using the `named_steps`

attribute:

In [33]:

```
pl.named_steps['preprocessor'].transform(tips_features)
```

Out[33]:

array([[-0.31471131, -0.60019263, 1. , ..., 0. , 1. , 0. ], [-1.06323531, 0.45338292, 0. , ..., 0. , 1. , 0. ], [ 0.1377799 , 0.45338292, 0. , ..., 0. , 1. , 0. ], ..., [ 0.3246295 , -0.60019263, 0. , ..., 0. , 1. , 0. ], [-0.2212865 , -0.60019263, 0. , ..., 0. , 1. , 0. ], [-0.1132289 , -0.60019263, 1. , ..., 1. , 1. , 0. ]])

**Note:** `ColumnTransformer`

has a `remainder`

argument that you can use to specify what to do with columns that aren't being transfromed (`'drop'`

or `'passthrough'`

).

- You and Billy are studying for an upcoming exam. You both decide to test your understanding by taking a
**practice exam**.- Your logic: If you do well on the practice exam, you should do well on the real exam.

- You each take the practice exam once and look at the solutions afterwards.

**Your strategy:**Memorize the answers to all practice exam questions, e.g. "Question 1: A; Question 2: C; Question 3: A."

**Billy's strategy:**Learn high-level concepts from the solutions, e.g. "data are NMAR if the likelihood of missingness depends on the missing values themselves."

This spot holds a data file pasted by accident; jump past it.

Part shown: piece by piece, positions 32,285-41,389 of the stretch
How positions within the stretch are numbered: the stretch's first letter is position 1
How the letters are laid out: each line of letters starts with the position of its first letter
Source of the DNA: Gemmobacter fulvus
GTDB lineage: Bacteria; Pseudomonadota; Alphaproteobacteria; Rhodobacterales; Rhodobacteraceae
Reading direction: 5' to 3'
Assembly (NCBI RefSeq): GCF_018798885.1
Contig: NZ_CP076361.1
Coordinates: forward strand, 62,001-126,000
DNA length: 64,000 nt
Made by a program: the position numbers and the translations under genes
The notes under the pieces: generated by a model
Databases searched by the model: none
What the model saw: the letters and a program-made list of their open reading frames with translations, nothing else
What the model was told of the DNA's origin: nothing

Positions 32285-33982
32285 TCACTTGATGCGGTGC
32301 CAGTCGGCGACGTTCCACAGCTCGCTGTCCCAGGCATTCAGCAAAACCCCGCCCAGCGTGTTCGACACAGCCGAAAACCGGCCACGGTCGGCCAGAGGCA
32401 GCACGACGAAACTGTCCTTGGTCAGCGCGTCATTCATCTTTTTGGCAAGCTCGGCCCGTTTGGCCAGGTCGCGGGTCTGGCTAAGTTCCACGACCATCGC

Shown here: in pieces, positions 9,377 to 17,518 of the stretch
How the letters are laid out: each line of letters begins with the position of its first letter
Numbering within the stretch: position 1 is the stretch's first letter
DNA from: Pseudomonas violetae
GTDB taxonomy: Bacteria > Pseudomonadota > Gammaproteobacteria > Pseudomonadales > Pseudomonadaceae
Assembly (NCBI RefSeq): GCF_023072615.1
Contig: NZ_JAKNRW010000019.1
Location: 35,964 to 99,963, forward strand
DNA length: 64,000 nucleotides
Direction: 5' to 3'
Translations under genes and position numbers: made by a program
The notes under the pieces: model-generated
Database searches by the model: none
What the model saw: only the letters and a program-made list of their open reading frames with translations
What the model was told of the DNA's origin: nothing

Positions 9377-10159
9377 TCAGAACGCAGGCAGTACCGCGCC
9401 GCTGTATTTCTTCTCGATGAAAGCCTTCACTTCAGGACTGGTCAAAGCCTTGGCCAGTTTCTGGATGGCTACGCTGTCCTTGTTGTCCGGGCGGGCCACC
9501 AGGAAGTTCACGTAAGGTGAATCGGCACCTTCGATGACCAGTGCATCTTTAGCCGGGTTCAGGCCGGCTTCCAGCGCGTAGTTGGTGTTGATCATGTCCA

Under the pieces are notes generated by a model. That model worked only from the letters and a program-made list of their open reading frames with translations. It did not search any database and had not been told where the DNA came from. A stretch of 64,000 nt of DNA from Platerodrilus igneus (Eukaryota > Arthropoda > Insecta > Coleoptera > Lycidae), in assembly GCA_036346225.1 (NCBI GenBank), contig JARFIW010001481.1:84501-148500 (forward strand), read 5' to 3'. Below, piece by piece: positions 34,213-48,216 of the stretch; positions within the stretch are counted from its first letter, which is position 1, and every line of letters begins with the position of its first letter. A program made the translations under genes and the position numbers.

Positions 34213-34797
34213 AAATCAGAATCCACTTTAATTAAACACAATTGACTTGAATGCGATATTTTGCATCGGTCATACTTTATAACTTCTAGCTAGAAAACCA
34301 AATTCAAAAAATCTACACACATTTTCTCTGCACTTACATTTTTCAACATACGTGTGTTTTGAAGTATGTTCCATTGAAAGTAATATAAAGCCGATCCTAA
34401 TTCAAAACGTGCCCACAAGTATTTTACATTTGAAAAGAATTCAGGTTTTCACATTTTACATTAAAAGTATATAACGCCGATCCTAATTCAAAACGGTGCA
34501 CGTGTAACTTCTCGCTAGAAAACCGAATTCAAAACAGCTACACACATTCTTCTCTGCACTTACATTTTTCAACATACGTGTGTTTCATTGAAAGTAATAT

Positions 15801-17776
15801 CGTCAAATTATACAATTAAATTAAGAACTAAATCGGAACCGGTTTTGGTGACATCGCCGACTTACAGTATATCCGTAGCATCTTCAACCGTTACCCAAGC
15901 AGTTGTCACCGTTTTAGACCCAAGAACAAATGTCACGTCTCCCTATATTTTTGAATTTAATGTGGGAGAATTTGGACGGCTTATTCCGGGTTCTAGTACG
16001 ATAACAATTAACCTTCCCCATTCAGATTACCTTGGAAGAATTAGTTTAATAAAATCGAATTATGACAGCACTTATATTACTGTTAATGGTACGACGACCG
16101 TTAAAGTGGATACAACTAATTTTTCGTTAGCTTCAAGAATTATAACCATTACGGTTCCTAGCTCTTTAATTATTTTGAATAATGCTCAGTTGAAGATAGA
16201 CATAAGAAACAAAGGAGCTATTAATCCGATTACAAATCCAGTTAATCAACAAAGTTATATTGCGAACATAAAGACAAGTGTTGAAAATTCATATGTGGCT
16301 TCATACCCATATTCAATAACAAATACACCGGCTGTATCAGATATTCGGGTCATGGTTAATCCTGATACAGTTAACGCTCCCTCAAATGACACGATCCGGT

- Who will do better on the
**practice exam**? Who will probably do better on the**real exam**? 🧐

- So far, we've computed the RMSE (and $R^2$) of our fit regression models on the
**data that we used to fit them**, i.e. the**training data**. - We've said that Model A is
**better**than Model B if Model A's RMSE is**lower**than Model B's RMSE.- Remember, our
**training data**is a sample from the data generating process. - Just because a model fits the training data well doesn't mean it will
**generalize**and work well on**similar, unseen samples**!

- Remember, our

Let's collect two samples $\{(x_i, y_i)\}$ from the same **data generating process**.

In [34]:

```
np.random.seed(23) # For reproducibility
def sample_dgp(n=100):
x = np.linspace(-2, 3, n)
y = x ** 3 + (np.random.normal(0, 3, size=n))
return x.reshape(-1, 1), y
x1, y1 = sample_dgp()
x2, y2 = sample_dgp()
```